OBJECTIVES: The synthesis of melatonin, an endogenous compound synthesized by the pineal gland in the brain, is reported to be depressed in patients with primary cancers of the breast, prostate, stomach and rectum. It is not known whether patients with brain cancer exhibit altered melatonin synthesis. Also unknown is whether radiotherapy given to the region of the brain where the pineal gland is located affects the synthesis of melatonin. This information could be relevant to the clinician for the successful treatment of brain cancer patients since melatonin has been reported to be a potent oncostatic agent. METHODS: Urinary levels of 6-sulphatoxymelatonin, the chief metabolite of melatonin, are routinely used as an index of pineal melatonin production and secretion. In this study, the concentrations of 6-sulphatoxymelatonin (aMT6S) excreted in the urine before and during radiotherapy of patients with primary or metastatic brain cancer were determined and compared with the values obtained in breast or lung cancer patients who also received radiotherapy (excluding exposure of the brain where the pineal gland is located). RESULTS: The results showed a wide variation in the mean concentration of aMT6S excreted in the urine. CONCLUSION: The data from this preliminary study suggested that radiotherapy given to the region of human brain, where the pineal gland is located, does not significantly affect the excretion of aMT6S, the chief metabolite of melatonin.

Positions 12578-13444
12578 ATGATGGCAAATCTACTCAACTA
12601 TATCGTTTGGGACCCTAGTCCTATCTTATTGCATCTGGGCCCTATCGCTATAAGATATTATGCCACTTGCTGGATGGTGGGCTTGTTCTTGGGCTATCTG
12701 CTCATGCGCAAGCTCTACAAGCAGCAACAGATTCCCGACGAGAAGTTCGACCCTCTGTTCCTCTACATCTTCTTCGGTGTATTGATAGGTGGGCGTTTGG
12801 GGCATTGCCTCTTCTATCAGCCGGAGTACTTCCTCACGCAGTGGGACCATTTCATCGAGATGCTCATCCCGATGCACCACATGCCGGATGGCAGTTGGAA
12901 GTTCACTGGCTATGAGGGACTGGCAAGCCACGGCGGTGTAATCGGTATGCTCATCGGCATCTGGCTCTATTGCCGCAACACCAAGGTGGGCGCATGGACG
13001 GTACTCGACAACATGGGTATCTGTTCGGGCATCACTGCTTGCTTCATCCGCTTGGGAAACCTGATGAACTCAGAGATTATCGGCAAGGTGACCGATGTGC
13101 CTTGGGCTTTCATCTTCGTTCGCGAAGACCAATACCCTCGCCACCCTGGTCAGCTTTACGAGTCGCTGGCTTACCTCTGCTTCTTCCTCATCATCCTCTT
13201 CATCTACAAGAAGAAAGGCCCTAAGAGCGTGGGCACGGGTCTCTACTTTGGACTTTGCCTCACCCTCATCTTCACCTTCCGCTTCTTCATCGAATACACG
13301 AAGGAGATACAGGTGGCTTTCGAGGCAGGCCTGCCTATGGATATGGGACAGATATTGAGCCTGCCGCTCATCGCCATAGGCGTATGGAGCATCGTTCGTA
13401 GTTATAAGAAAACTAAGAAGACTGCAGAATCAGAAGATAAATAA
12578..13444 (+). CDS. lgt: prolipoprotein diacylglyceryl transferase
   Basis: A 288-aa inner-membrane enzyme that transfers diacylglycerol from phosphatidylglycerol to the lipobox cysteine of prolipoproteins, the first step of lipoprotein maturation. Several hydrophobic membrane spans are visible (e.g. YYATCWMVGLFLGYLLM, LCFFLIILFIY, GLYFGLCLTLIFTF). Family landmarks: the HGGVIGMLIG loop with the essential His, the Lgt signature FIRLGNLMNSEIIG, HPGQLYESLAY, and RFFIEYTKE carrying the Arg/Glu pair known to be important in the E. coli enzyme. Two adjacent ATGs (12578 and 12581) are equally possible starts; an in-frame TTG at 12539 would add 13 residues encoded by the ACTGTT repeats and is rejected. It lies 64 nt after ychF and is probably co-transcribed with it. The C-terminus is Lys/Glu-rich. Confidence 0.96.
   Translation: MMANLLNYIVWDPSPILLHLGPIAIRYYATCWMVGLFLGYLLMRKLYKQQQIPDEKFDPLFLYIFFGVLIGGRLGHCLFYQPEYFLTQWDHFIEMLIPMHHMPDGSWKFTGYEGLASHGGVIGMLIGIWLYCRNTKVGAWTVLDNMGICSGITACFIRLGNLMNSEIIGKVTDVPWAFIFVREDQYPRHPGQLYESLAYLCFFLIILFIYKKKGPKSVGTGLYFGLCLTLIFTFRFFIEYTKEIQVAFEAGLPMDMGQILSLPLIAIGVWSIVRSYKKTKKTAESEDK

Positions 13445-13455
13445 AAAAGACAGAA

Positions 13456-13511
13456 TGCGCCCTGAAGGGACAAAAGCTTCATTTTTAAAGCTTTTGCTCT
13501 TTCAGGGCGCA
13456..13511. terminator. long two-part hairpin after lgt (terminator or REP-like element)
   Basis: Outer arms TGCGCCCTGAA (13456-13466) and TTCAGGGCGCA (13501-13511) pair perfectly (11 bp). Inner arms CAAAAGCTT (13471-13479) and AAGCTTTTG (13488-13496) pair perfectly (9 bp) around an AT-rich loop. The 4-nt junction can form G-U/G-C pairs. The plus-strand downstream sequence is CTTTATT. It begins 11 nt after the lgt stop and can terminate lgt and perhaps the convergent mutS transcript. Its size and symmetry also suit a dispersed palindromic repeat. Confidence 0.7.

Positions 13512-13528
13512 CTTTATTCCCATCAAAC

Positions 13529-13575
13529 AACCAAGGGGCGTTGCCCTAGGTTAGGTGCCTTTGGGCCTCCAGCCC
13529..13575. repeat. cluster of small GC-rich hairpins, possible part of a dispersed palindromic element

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January 2000